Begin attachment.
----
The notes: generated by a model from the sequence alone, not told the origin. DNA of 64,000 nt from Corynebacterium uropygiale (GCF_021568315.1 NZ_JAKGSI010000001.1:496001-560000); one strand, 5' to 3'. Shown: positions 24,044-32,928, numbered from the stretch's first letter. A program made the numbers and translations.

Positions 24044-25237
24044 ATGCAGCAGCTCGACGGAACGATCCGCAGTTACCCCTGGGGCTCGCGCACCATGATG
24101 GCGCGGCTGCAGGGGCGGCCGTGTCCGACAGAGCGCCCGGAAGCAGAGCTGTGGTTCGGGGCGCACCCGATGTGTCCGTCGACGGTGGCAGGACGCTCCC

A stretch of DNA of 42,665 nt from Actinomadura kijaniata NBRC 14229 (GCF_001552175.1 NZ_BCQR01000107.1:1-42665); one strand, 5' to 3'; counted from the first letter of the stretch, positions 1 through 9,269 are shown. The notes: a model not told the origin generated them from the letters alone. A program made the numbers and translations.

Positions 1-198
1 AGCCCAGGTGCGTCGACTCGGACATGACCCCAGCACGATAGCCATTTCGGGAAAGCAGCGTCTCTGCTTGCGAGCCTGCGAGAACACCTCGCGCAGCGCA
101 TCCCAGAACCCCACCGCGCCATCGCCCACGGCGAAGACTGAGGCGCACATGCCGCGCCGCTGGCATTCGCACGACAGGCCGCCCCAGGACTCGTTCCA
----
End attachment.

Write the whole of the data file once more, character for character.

The notes: generated by a model from the sequence alone, not told the origin. DNA of 64,000 nt from Corynebacterium uropygiale (GCF_021568315.1 NZ_JAKGSI010000001.1:496001-560000); one strand, 5' to 3'. Shown: positions 24,044-32,928, numbered from the stretch's first letter. A program made the numbers and translations.

Positions 24044-25237
24044 ATGCAGCAGCTCGACGGAACGATCCGCAGTTACCCCTGGGGCTCGCGCACCATGATG
24101 GCGCGGCTGCAGGGGCGGCCGTGTCCGACAGAGCGCCCGGAAGCAGAGCTGTGGTTCGGGGCGCACCCGATGTGTCCGTCGACGGTGGCAGGACGCTCCC

A stretch of DNA of 42,665 nt from Actinomadura kijaniata NBRC 14229 (GCF_001552175.1 NZ_BCQR01000107.1:1-42665); one strand, 5' to 3'; counted from the first letter of the stretch, positions 1 through 9,269 are shown. The notes: a model not told the origin generated them from the letters alone. A program made the numbers and translations.

Positions 1-198
1 AGCCCAGGTGCGTCGACTCGGACATGACCCCAGCACGATAGCCATTTCGGGAAAGCAGCGTCTCTGCTTGCGAGCCTGCGAGAACACCTCGCGCAGCGCA
101 TCCCAGAACCCCACCGCGCCATCGCCCACGGCGAAGACTGAGGCGCACATGCCGCGCCGCTGGCATTCGCACGACAGGCCGCCCCAGGACTCGTTCCA